Slip Op. at 11 (internal citations omitted).  But meaningful boundaries – which Judge Chen indicates must be objective – are necessary; that one might identify some standard for measuring claim scope does not mean the claims meet the § 112 requirement:

Although absolute or mathematical precision is not required, it is not enough, as some of the language in our prior cases may have suggested, to identify “some standard for measuring the scope of the phrase….The Supreme Court explained that a patent does not satisfy the definiteness requirement of § 112 merely because “a court can ascribe some meaning to a patent’s claims.”  Nautilus, 134 S. Ct. at 2130. The claims, when read in light of the specification and the prosecution history, must provide objective boundaries for those of skill in the art.

Id. at 12 (internal citations omitted).  Here, no such no such “objective boundaries” for those of skill in the art are provided in the patent:

The patents’ “unobtrusive manner” phrase is highly subjective and, on its face, provides little guidance to one of skill in the art….Although the patented invention is a system that displays content, the claim language offers no objective indication of the manner in which content images are to be displayed to the user. As the district court observed, “whether something distracts a user from his primary interaction depends on the preferences of the particular user and the circumstances under which any single user interacts with the display.”

The lack of objective boundaries in the claim language is particularly troubling in light of the patents’ command to read “the term ‘image’ . . . broadly to mean any sensory stimulus that is produced from the set of content data,” including sounds and video. ’652 patent, 6:60–64. The patents contemplate a variety of stimuli that could impact different users in different ways.  As we have explained, a term of degree fails to provide sufficient notice of its scope if it depends “on the unpredictable vagaries of any one person’s opinion.”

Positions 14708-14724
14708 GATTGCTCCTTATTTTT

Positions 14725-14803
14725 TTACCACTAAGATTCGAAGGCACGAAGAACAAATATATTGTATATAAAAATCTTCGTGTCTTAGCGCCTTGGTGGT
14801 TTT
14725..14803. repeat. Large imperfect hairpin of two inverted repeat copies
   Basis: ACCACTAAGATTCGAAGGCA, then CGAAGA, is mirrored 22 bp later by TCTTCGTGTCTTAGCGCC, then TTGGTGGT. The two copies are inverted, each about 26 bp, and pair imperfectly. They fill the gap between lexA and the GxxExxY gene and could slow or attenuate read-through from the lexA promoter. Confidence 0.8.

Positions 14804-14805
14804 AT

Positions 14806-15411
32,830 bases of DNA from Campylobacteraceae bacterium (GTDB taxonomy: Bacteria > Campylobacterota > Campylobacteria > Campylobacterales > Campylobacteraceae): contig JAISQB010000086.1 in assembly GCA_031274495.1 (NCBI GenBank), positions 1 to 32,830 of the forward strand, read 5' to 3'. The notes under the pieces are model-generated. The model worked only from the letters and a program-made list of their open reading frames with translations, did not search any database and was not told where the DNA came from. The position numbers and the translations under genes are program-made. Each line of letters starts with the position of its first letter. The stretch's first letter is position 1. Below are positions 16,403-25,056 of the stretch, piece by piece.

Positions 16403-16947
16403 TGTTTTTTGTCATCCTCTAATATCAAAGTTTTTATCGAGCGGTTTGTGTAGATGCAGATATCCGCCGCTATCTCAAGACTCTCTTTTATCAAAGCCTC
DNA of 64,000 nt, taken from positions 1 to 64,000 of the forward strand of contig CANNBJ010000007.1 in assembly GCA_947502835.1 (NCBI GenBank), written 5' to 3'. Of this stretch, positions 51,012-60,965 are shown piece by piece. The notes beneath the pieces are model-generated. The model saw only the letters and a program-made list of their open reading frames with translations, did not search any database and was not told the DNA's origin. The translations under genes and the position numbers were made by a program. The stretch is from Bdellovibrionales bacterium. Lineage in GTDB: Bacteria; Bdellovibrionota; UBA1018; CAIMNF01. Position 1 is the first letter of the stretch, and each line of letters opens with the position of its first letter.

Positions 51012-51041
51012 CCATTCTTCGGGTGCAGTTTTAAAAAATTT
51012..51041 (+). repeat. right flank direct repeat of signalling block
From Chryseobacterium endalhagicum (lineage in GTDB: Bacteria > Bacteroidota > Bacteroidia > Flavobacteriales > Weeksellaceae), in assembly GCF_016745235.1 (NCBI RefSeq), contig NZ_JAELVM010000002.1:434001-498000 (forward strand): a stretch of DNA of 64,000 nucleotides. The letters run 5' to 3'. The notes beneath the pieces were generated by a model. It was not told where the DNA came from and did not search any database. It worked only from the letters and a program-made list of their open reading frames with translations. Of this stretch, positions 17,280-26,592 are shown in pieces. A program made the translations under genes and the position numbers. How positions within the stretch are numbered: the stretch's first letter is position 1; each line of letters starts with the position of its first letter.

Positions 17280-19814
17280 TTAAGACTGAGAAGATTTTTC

Id. at 13.  Nor did the written description provide the necessary guidance.  “Where, as here, we are faced with a “purely subjective” claim phrase, we must look to the written description for guidance.”  Id. But Interval’s principal argument, that “unobtrusive manner” is defined through its relationship to the “wallpaper” embodiment, thus informing those of skill in the art that “unobtrusive” has only a spatial meaning in the context of the patents, failed because the link was not clear: other portions of the specification suggest that the phrase may also be tied to the “screen saver” embodiment.  The specification is “at best muddled, leaving one unsure of whether the “unobtrusive manner” phrase has temporal dimensions as well as spatial dimensions.”  And it’s secondary argument, that the court must adopt a “narrow example” from the specification, failed because the “narrow example” from the specification was just that: an example, not a definition.  The patent drafter used the term “e.g.” (“exempli gratia”), which in English usage means “for example.”  If the drafter had instead used words of definition, such as “i.e.” (“id est” which in English usage means “that is”), it might have helped provide the necessary clarity.  Nor was one example sufficient here: “With this lone example, a skilled artisan is still left to wonder what other forms of display are unobtrusive and non-distracting. What if a displayed image takes up 20% of the screen space occupied by the primary application with which the user is interacting? Is the image unobtrusive? The specification offers no indication, thus leaving the skilled artisan to consult the “unpredictable vagaries of any one person’s opinion.”  Slip Op. at 18 (quoting Datamize).

Claim Construction/Noninfringement.  The Federal Circuit revised the claim construction of two terms in the four claims of the ‘652 patent that did not contain the “unobtrusive manner” language, vacated the district court’s judgment of noninfringement as to these claims, and remanded for further proceedings.

Nonobviousness: Not at issue here.  Are these patents obvious?  That’s a different question.  After the suit commenced, two of the defendants initiated an ex parte reexamination against the ‘652 patent and a third initiated an inter partes reexamination against the ‘314 patent.  While the examiners found the asserted claims of the patents to be patentable over the cited prior art,the PTAB reversed the decision on the ‘314 patent during the appeal in this case and held that all the claims of that patent were obvious, anticipated, or both.  The Federal Circuit opinion notes that Interval indicated that it will appeal that decision.